SumUp: Personalized Home Screen
The first page of the SumUp Dashboard WAS a bad first-time user experience. And it's one of the most visited pages. When having done the first transaction, the overview contained total sales revenue, transaction types, and a brief payout info–nothing personal. For our team, there was no prior research and very little data to base decisions on. We had to start from scratch.
We tested a first prototype with 50 Maze Panel users to validate a new direction. In the simplified Sign-up flow, 92% of users finished the predefined path. After the first-time experience flow, 37% said it was "Simple, nice, easy". 43% said there was "nothing to improve" and 20% had an issue. We were up to something, as the new approach was perceived as simple and friendly. In the Multi-Product Discovery, however, users got stuck in the carousel, sometimes repeating it for 4 times. We needed to fix this.
Then we combined a survey in 3 core markets with a round of explorative interviews to learn WHY, HOW, WHEN merchants use the dashboard. The findings: They login in the evening for the admin work, to view their sales and performance, and solve specific problems. Merchants welcomed the sales info on top—also framed as "snapshot of their business"—in order to see how they are doing. Basic figures are fair enough for that as merchants don't want to spend too much time. Have Reporting separate made sense to merchants in order to look at the business in more detail. While most merchants were open or neutral to see additional SumUp products and supportive tips, roughly 5% pushed back as they felt distracted.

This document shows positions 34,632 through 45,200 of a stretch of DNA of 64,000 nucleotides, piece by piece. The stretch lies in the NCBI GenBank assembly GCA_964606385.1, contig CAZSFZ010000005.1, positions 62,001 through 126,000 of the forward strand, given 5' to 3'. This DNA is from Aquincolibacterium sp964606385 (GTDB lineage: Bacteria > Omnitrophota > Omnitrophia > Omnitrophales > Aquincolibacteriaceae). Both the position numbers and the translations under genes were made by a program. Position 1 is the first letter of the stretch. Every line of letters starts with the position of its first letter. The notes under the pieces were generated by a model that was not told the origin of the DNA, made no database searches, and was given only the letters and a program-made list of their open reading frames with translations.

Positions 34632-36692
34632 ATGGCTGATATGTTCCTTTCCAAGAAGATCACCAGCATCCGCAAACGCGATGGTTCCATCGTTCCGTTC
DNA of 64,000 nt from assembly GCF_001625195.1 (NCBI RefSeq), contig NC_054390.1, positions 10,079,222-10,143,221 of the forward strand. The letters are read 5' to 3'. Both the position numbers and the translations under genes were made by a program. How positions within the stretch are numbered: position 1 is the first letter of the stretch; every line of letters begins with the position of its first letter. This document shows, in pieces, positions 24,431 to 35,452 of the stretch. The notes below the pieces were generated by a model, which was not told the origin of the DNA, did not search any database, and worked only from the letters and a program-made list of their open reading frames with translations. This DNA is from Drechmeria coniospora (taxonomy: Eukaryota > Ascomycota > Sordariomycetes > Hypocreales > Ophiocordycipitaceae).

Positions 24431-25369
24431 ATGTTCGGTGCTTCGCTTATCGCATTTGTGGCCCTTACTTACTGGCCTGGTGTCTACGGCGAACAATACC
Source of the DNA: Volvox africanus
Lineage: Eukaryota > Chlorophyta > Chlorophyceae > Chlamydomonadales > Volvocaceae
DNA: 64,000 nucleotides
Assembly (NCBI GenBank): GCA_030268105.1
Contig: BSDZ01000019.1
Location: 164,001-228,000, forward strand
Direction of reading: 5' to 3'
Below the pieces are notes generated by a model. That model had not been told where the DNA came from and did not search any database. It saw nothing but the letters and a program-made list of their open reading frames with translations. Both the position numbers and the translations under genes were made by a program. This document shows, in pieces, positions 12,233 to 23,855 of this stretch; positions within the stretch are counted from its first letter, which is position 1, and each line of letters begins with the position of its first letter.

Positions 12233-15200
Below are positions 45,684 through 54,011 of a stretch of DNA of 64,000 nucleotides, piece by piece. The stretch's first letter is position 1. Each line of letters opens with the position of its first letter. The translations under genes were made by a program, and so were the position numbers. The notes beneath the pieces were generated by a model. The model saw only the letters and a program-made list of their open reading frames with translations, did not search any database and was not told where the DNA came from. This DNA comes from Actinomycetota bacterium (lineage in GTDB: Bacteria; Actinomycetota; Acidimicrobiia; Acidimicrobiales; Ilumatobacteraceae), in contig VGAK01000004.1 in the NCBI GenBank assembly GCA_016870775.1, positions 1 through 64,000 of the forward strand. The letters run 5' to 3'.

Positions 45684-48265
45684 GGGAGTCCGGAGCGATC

Originally, the homescreen was personalized for new users and transacting users. E.g. a new user could send Payment Links in the App, and review important settings such as payouts and changing the bank account. This is based on the most common support case reasons. Transacting users see a Reporting widget with the most important business data (which are based on user research!) and we highlight additional SumUp products as the merchant already got started. The screens above show already an iterated version from 2023, but the core ideas from 2020 are still in use.
The click rates went through the roof once rolled out globally, leading to this awesome hockey stick graph. The teasers for first-time users were very successful: ~20% click rate and ~4% conversion based on logins. For transacting users, we saw a click rate of ~3% and a conversion of ~0.5% based on logins. Overall, the small links to payout settings and bank account settings performed surprisingly well in both segments. The clicks on reports were by far ahead, showing that this matters most to our merchants.